Yemen has conflicts with Al Qaeda in the South, and Al Houthis (a Shiite separatist group) in the North.
Neither group has widespread support in Yemen. Al Qaeda is seen as a threat by the West, because it has links to terror organisations around the world. But Al Qaeda has little popular support in Yemen, and appears to have no political ambitions other than destruction of anything and any regime associated with the West, and with the US in particular.
Al Houthis has political ambitions in both Yemen and Saudi Arabia.
“Al Qaida has no popular base, no political horizon and no alternative to the existing regime. They consider the state an enemy because of its alliance with the US,” Yemeni political expert Fares Saqqaf said.
At the same time, “Al Houthis are newly formed, as their first confrontation with the state was in 2004. They are close to people, and are followers of a certain Shiite sect (Yemen is prediminantly Sunni).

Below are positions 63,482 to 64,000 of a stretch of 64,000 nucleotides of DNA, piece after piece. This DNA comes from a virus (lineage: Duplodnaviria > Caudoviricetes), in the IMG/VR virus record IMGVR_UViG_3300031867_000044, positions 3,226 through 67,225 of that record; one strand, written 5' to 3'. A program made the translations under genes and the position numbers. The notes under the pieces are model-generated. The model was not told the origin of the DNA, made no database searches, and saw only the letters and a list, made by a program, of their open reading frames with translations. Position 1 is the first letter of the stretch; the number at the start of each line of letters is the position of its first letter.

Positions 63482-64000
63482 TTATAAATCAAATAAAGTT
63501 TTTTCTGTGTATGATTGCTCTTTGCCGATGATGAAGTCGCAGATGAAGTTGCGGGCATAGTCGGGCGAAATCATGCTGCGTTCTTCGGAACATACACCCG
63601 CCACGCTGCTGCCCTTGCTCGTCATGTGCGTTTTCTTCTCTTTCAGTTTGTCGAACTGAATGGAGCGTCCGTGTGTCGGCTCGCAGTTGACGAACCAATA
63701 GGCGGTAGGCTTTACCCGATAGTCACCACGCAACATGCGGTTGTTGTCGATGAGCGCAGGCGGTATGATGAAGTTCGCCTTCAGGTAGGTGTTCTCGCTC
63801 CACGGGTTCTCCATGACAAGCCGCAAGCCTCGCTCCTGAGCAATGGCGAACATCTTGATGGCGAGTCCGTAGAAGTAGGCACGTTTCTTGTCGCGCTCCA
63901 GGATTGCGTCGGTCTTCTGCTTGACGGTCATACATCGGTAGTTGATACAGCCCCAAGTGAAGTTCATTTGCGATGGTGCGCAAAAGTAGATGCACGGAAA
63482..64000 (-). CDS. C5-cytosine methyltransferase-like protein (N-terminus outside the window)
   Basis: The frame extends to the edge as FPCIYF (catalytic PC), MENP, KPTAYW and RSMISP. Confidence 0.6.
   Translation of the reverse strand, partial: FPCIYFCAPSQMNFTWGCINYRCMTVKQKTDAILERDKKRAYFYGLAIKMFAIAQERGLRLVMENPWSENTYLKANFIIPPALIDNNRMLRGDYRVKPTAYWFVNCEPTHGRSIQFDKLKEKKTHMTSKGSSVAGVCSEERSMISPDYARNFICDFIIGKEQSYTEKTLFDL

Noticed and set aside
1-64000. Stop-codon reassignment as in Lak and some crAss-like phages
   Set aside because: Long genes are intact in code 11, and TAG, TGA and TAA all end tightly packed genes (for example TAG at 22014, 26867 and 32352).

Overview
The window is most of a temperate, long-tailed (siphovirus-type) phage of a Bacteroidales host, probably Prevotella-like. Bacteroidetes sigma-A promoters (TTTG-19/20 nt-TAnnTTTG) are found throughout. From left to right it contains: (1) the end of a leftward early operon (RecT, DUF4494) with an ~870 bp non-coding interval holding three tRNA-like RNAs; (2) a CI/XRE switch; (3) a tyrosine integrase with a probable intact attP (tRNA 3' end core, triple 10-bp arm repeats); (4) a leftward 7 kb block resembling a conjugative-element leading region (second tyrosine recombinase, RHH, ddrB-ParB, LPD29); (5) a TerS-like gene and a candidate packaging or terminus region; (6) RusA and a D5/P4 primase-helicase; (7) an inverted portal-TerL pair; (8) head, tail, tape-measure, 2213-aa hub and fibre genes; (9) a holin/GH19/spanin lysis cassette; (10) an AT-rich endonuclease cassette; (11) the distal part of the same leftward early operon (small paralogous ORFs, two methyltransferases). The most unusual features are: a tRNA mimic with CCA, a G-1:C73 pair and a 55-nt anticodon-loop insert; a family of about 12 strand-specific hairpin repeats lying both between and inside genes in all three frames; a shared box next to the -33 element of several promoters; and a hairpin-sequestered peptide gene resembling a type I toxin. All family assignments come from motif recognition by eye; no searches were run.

Yemen is the poorest of the gulf states, with limited oil supplies, and chronic water shortages.
Without US support against Al Qaeda, and Saudi support against Al Houthis, Yemen may well be in serious trouble.
The catch is that dependence on US aid may reduce Yemen’s credibility amongst other Arab states, and may increase the likelihood of attacks in the US.
The suspect, Nigerian-national Abdul Mudallad, said he received instructions and training from al Qaeda operatives based in Yemen ahead of boarding the Detroit-bound flight Friday, according to U.S. law-enforcement officials.
These officials said they couldn’t confirm Mr. Mudallad’s claims. But the purported bombing attempt came as Yemen’s security forces intensified military operations against al Qaeda forces, with significant U.S. intelligence support.
The US has provided nearly $70 million in counter-terrorism aid to Yemen this year, compared with nothing in the previous year.
Nearly half the terror suspects currently held by the US are Yemeni nationals.